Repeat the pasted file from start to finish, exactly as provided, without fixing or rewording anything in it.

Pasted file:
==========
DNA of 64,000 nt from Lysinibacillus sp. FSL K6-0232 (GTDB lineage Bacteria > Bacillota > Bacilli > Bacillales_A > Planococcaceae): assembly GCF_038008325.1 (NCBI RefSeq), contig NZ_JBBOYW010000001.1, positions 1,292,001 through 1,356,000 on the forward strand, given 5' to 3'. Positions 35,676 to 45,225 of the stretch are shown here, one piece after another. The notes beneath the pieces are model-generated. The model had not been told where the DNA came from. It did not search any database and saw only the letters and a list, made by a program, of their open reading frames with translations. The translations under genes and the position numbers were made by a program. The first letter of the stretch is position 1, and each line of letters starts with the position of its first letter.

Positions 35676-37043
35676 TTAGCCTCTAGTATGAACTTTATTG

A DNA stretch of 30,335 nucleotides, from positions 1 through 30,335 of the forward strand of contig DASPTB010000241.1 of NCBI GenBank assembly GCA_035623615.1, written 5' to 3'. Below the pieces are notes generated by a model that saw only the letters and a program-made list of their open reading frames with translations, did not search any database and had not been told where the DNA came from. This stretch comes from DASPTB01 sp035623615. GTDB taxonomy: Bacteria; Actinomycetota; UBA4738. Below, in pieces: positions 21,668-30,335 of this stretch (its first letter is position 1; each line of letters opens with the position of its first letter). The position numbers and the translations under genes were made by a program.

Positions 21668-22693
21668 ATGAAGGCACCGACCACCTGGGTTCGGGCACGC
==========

DNA of 64,000 nt from Lysinibacillus sp. FSL K6-0232 (GTDB lineage Bacteria > Bacillota > Bacilli > Bacillales_A > Planococcaceae): assembly GCF_038008325.1 (NCBI RefSeq), contig NZ_JBBOYW010000001.1, positions 1,292,001 through 1,356,000 on the forward strand, given 5' to 3'. Positions 35,676 to 45,225 of the stretch are shown here, one piece after another. The notes beneath the pieces are model-generated. The model had not been told where the DNA came from. It did not search any database and saw only the letters and a list, made by a program, of their open reading frames with translations. The translations under genes and the position numbers were made by a program. The first letter of the stretch is position 1, and each line of letters starts with the position of its first letter.

Positions 35676-37043
35676 TTAGCCTCTAGTATGAACTTTATTG

A DNA stretch of 30,335 nucleotides, from positions 1 through 30,335 of the forward strand of contig DASPTB010000241.1 of NCBI GenBank assembly GCA_035623615.1, written 5' to 3'. Below the pieces are notes generated by a model that saw only the letters and a program-made list of their open reading frames with translations, did not search any database and had not been told where the DNA came from. This stretch comes from DASPTB01 sp035623615. GTDB taxonomy: Bacteria; Actinomycetota; UBA4738. Below, in pieces: positions 21,668-30,335 of this stretch (its first letter is position 1; each line of letters opens with the position of its first letter). The position numbers and the translations under genes were made by a program.

Positions 21668-22693
21668 ATGAAGGCACCGACCACCTGGGTTCGGGCACGC